Vaccine-associated sarcoma (VAS) is a malignant tumor of cats (also rarely seen in dogs and mountain weasels); they are related to some vaccines. VAS has become a worrisome problem for veterinaries and cat owners and as a result some changes were implemented in vaccinations. These tumors are mostly related to rabies and feline leukemia vaccines but some other vaccines and treatments via injection can also cause tumors.
VAS was first identified in 1991 at the Veterinary Faculty of University of Pennsylvania. They discovered a link between very aggressive fibrosarcomas and typical vaccination spots (between the scapulas). Two possible reasons for the increase in VAS cases are the rabies and feline leukemia virus (FeLV) vaccinations containing aluminium adjuvants which came into use in 1985 and the fact that rabies shots for cats have become compulsory for cats in 1987 in Pennsylvania. In 1993, a causation between VAS and aluminium adjuvants containing rabies and FeLV vaccinations was discovered with epidemiological methods and in 1996, a research team called Vaccine-Associated Sarcoma in Cats was formed.
In 2003, a study on mountain weasels revealed that VAS can also be seen in this species. Tumors were discovered on the areas injected frequently and these tumors showed similarities to VAS tissues in cats. Again in 2003, a study comparing fibrosarcomas on the injection areas in dogs and VAS seen in areas not injected in cats revealed many similarities between the two. This means that VAS can also be seen in dogs.
Subcutaneous inflammation is seen as a risk factor in the emergence of VAS and aluminium containing vaccines are known to cause relatively more inflammations. In addition, tumor macrophages revealed aluminium adjuvant parts. Rate of occurence of VAS in cats is between 1/1000 to 1/10000 and the rate depends on the vaccine dose. The formation of the tumors takes between 3 months to 11 years after the vaccination. Fibrosarcoma is the most frequently encountered VAS type. The other types are rhabdomyosarcoma, myxosarcoma, chondrosarcoma, malignant type fibrous histiocytoma and undifferentiated sarcoma.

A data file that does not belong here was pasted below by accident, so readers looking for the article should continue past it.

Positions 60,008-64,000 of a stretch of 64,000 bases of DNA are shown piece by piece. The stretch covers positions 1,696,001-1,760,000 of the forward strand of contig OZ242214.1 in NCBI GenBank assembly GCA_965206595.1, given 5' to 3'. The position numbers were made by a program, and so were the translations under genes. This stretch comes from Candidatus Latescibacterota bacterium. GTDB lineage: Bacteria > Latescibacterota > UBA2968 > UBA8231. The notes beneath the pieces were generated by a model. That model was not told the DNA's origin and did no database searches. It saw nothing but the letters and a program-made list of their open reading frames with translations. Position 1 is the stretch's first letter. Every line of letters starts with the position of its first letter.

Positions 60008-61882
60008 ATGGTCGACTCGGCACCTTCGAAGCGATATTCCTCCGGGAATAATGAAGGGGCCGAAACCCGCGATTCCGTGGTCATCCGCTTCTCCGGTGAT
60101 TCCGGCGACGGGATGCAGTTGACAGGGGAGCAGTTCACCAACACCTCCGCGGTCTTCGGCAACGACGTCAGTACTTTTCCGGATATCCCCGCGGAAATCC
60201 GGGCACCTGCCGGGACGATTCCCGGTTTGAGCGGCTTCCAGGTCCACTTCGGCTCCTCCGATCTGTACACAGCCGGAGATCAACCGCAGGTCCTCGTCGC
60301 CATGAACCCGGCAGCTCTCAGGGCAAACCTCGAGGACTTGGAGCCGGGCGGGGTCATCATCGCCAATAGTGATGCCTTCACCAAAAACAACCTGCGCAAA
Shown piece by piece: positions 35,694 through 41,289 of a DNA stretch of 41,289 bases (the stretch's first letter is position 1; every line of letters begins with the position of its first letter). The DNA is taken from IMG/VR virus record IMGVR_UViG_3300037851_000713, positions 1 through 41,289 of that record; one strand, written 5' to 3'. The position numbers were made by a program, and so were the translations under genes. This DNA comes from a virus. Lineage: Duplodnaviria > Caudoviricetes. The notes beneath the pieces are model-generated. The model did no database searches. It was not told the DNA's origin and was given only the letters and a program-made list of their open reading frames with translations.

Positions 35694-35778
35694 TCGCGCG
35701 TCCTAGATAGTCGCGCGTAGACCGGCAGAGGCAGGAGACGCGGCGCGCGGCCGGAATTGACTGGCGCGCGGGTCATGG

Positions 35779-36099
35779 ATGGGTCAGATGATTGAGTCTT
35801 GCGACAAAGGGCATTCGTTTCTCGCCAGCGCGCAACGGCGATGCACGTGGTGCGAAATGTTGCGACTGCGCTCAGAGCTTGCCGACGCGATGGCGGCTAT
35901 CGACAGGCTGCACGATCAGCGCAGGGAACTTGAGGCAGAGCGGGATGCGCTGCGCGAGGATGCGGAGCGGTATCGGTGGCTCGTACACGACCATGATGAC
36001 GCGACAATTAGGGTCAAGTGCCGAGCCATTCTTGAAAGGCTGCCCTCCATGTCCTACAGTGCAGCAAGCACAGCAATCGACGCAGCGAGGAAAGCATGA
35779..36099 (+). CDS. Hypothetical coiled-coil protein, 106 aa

Similar secondary sarcomas emerging after inflammation are related to metal implants and foreign matter placed in the body in humans. Esophagus sarcomas in dogs are related to Spirocerca lupi infection (a type of round worm) and post-traumatic occular sarcoma in cats. Cats are more prone to VAS as a species because they are more vulnerable to oxidative problems. This was proven by Heinz anemia and asetaminophen intoxications.
VAS appears on or under the skin as a solid mass which has a fast growth rate. When it is first discovered, mass is usually quite large and might be ulcerated or inflamed. Generally it contains cavities filled with liquid due to its rapid growth. VAS is diagnosed with biopsy. Biopsy will reveal that a sarcoma is present but the location of the sarcoma, inflammation and necrosis will raise suspicions about VAS before the biopsy. In cats, granular tumor after vaccinations is probable and that is why distinguishing between the two before a surgical operation is important. Some tips for the biopsy: if the growth continues 3 months after the operation, if the growth is more than 2 cms or if the growth rate increases a month after the vaccination.
An Xray is done before the operation because in 1 in 5 VAS cases, tumor metastasizes and spreads generally to lungs and sometimes to lymph nodes or the skin.
Treatment and Prognosis
Treatment for VAS is aggressive surgical intervention. As soon as the tumor is discovered, it should be removed completely along with the surrounding tissue. Treatment might also include chemotherapy or radiotherapy. The most important factor for prognosis is the initial surgical intervention. According to one research, relapse occurs on average in 325 days in cats who have undergone aggressive surgery and in 79 days in cats who have been operated on later. Tumor suppressor gene p53 is frequently seen in VAS and shows a slower progression of the disease.
American Feline Practitioners Association delimits the types and frequency of vaccinations for cats with their new vaccination protocols. Particularly feline leukemia virus vaccine should only be administered to kittens and cats under risk. Feline Rhinotracheitis/Panleukopenia/Calicivirus vaccines should be administered every 3 years. Non-adjuvanted rabies vaccines (annual) should be preferred over adjuvanted 3 year rabies vaccines. In addition, vaccines should be applied to areas where a VAS tumor can be easily removed from. Vaccine brand or producer, concurrent infections, past traumas and environment play no role in the occurrence of VAS.
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